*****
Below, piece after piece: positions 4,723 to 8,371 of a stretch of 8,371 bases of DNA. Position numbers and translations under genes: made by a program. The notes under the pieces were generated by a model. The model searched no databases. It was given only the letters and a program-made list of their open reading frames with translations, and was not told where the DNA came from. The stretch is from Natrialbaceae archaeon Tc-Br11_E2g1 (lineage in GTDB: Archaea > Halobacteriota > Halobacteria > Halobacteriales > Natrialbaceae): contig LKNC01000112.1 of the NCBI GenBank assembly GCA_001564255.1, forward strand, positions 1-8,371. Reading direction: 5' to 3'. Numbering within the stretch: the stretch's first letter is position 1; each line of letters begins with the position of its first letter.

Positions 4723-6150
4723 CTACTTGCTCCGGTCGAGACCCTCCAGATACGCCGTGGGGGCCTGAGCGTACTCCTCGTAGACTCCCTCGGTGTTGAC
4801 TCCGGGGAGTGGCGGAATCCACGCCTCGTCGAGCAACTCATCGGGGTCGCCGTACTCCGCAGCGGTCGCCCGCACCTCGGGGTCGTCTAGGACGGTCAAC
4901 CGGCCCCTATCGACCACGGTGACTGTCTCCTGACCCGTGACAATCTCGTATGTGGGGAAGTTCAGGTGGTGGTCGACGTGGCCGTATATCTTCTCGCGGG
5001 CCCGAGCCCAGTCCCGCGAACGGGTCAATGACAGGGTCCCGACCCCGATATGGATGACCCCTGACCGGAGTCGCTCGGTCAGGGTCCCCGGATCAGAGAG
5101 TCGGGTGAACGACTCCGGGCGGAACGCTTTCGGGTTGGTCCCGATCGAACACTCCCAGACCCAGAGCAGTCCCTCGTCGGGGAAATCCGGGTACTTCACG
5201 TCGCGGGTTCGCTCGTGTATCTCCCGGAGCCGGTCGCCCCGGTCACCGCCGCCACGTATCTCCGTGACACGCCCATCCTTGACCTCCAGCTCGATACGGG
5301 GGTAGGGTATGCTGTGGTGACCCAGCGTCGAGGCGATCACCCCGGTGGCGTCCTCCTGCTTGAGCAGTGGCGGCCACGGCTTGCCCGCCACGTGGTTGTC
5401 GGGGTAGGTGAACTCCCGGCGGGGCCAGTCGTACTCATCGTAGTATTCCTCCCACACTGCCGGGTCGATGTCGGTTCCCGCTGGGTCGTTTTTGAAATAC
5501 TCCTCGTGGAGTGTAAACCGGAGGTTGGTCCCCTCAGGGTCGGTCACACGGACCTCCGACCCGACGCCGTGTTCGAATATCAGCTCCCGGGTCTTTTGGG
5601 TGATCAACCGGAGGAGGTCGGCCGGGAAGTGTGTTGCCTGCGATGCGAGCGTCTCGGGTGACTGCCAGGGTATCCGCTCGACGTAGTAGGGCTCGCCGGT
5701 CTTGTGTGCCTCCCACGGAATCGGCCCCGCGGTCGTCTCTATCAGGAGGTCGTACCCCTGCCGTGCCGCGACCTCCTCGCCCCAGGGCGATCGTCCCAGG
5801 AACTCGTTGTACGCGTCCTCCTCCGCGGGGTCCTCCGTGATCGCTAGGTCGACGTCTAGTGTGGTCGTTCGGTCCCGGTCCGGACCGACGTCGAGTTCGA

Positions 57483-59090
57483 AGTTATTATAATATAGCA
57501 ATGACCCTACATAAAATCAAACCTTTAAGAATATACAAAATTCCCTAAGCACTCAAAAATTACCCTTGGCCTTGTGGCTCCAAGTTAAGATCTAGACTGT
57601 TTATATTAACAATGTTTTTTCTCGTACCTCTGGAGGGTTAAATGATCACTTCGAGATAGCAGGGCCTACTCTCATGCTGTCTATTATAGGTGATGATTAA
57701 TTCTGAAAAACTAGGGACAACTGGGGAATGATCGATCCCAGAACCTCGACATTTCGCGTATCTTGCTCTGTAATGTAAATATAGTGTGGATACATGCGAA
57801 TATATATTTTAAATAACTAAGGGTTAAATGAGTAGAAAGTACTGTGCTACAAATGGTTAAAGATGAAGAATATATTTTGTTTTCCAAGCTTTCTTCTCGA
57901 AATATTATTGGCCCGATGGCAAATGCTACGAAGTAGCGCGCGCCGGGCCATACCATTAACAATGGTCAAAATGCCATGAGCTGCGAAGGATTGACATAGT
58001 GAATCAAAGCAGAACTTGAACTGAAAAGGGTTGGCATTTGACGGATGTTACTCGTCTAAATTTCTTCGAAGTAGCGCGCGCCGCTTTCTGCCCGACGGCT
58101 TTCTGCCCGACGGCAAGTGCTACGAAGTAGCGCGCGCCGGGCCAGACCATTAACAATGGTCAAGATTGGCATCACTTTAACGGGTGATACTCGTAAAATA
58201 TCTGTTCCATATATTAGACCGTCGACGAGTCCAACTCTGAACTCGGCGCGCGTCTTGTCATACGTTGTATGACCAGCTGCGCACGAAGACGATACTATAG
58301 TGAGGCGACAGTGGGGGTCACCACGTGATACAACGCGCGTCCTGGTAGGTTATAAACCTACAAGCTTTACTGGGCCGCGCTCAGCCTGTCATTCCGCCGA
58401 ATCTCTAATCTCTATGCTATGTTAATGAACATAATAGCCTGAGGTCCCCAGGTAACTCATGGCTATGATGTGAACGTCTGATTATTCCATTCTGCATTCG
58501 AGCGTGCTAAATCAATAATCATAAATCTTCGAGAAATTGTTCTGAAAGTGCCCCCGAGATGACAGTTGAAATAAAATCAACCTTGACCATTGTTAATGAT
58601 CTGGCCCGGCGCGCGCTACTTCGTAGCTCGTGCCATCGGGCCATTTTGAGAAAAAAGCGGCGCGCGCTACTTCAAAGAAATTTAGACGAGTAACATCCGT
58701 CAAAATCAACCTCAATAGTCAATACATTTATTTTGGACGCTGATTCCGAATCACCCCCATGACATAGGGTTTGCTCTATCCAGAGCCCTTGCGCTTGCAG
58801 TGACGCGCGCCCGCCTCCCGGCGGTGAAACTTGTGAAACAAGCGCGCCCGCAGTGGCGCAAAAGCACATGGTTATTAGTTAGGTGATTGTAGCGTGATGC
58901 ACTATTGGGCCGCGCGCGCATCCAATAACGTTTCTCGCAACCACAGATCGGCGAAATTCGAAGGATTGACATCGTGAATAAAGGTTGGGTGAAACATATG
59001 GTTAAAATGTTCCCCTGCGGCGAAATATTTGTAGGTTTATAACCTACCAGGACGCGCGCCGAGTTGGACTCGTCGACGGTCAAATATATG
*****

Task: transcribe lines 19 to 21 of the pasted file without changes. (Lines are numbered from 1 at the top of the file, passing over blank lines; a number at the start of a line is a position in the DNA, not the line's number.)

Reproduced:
57701 TTCTGAAAAACTAGGGACAACTGGGGAATGATCGATCCCAGAACCTCGACATTTCGCGTATCTTGCTCTGTAATGTAAATATAGTGTGGATACATGCGAA
57801 TATATATTTTAAATAACTAAGGGTTAAATGAGTAGAAAGTACTGTGCTACAAATGGTTAAAGATGAAGAATATATTTTGTTTTCCAAGCTTTCTTCTCGA
57901 AATATTATTGGCCCGATGGCAAATGCTACGAAGTAGCGCGCGCCGGGCCATACCATTAACAATGGTCAAAATGCCATGAGCTGCGAAGGATTGACATAGT